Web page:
The attitude of the area toward the company has changed overnight with the success of the system of locks on the river. The problematical factor of the hard-to-get coal fields had been negated by the success, and the people who had given the company a free hand in its operations, feeling that it would ruin itself with the impossible scheme, now saw themselves as fools for having put no restraints on the company, and fools, too, for not having put their own money into the project.
There was special animosity among competitors to the Lehigh Coal & Navigation Co. They saw the victory of the enterprising company, and they saw the attitude of the people toward the company that had tamed the Leigh River, and they did not like the looks of it, and felt that their own interests were threatened by the rapid progress of the LC&N Co.
As a result they began taking steps to head off further progress by pulling strings in Harrisburg in an attempt to hold up completion of the company's proposed network of developmental transportation and coal refining.
An application to the Legislature for a change in their charter was denied them, and they consequently had to go to loans to go ahead with their work. The loans were not long in coming, for with their successes to speak for them, the people who would have previously hesitated to invest a dollar in the project were suddenly anxious to get in on a piece of the action.
The problems of the company were by no means over, though, for the Delaware division of the canal was not finished until three years after their own Lehigh portion was, which caused the loss of eight dividends and compelled the LC&NCo. to use temporary boats which were very expensively moved on the Lehigh Canal.
This not only hampered the increase of the company's coal business, but turned the attention of the people who were desirous of entering into the coal business toward the Schuylkill coal areas, thereby causing Pottsville to spring up virtually overnight. From that point, the Schuylkill producers pretty much controlled the market with its own coal, the Lehigh Coal & Navigation Co., being the only producer of Carbon County coal, going with a minimum of new markets for its output.
In the meantime, in order to increase the speed and the efficiency of their company, White and Hazard constructed the Switchback Gravity Railroad between the Summit Mines and the Lehigh River at Mauch Chunk. In 1831 the company constructed a similar railroad line from Nesquehoning and the landing. The rails of the initial railroad were made of wood, with flat pieces of sheet metal tacked down to the top of them. The operation was very crude, but the method was so successful that the rail line was made much more sophisticated as the years passed.
As the time at which the original act of the Legislature required the navigational improvement to be completed in Stoddartsville was now approaching, and the attention of the public was attracted to the Second or Beaver Meadow coal region, it became necessary to look to the commencement of that work. It was evident that the descending navigation by artificial freshlets would not be satisfactory to the Legislature, who had reserved the right of compelling the construction of a complete slack water navigation.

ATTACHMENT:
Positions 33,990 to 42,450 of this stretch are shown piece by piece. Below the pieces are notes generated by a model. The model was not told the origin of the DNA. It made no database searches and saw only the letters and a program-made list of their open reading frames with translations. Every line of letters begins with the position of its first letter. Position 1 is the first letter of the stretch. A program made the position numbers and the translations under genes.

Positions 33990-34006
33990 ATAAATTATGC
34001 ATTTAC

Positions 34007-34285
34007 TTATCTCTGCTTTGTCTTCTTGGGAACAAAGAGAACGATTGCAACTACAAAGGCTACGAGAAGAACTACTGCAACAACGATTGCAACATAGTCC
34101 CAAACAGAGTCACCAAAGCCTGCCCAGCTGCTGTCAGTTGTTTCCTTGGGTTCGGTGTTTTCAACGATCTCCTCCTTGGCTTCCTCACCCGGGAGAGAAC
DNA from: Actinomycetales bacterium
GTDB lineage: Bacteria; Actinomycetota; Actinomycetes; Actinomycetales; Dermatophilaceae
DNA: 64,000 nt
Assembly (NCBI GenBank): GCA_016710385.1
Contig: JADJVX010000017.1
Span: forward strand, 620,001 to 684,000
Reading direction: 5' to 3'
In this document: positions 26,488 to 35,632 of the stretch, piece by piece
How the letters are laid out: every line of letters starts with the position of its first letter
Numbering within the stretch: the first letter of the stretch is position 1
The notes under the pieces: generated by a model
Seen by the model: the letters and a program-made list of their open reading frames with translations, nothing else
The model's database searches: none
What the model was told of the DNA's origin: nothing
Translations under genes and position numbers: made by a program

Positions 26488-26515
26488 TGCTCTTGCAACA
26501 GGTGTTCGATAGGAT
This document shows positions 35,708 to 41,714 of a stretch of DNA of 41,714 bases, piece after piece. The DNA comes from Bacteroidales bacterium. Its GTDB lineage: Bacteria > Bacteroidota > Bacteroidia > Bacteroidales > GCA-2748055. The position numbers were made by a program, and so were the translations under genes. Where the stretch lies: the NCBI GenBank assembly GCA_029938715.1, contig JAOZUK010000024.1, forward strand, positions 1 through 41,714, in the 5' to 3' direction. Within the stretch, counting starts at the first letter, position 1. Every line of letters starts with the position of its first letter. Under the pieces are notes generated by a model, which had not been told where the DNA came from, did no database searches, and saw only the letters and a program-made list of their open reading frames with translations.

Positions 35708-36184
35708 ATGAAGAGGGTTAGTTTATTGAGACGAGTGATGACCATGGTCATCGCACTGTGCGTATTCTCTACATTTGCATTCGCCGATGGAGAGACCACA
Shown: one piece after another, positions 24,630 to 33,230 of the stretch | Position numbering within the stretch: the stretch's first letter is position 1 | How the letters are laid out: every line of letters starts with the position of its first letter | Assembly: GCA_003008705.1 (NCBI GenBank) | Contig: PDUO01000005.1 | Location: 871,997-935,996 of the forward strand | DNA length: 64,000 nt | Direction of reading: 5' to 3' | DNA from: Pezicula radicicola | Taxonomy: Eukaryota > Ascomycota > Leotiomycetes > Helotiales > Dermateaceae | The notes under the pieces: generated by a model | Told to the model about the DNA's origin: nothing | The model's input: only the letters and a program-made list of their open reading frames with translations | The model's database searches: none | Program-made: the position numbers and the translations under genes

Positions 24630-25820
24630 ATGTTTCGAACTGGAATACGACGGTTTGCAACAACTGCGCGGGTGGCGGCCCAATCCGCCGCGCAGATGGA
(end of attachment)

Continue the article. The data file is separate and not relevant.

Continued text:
The extraordinary fall in the upper section of the Lehigh rendered its improvement by locks of the ordinary lift impracticable, as the locks would have been too close together, and would have caused so much detention in their use, as to render the navigation too expensive to be available to the public. The plan of high lifts was proposed by the managers as one that would overcome this difficulty, and in 1835, Edwin A. Douglas was appointed as engineer to carry it into execution.
The work as high as the mouth of the Quakake was put under contract in June 1835, and from thence to White Haven in October of the same year. The descending navigation above Wright's Creek was also put under contract in the same year.
On the 13th of March, 1837, the Legislature passed an act authorizing the Lehigh Coal & Navigation Company to construct a railroad to connect the North Branch Division of the Pennsylvania Canal with the slack-water navigation of the Lehigh, and increasing their capital to one million six hundred thousand dollars, at the same time repealing so much of the former act as required or provided for the completion of a slack-water between Wright's Creek (near White Haven) and Stoddartsvilkle. This act was accepted by the stockholders of the company on May 10, 1837.
The whole work of the navigation required by the acts of the Legislature was completed, and the Governor's commission given to the inspectors to examine the last of it on March 19, 1838. The commissioners appointed Samuel Breck, N. Beach and Owen Rice, made their report, showing a highly satisfactory condition, on the 12th of June following. The descending navigation from Stoddartsville with 'beartrap' locks to connect with the ascending navigation at White Haven made a continuous line of communication and traffic from the headwaters of the Lehigh to Easton on the Delaware, and from thence by the Delaware Canal to tidewater at Bristol, a distance of one hundred and forty-four miles.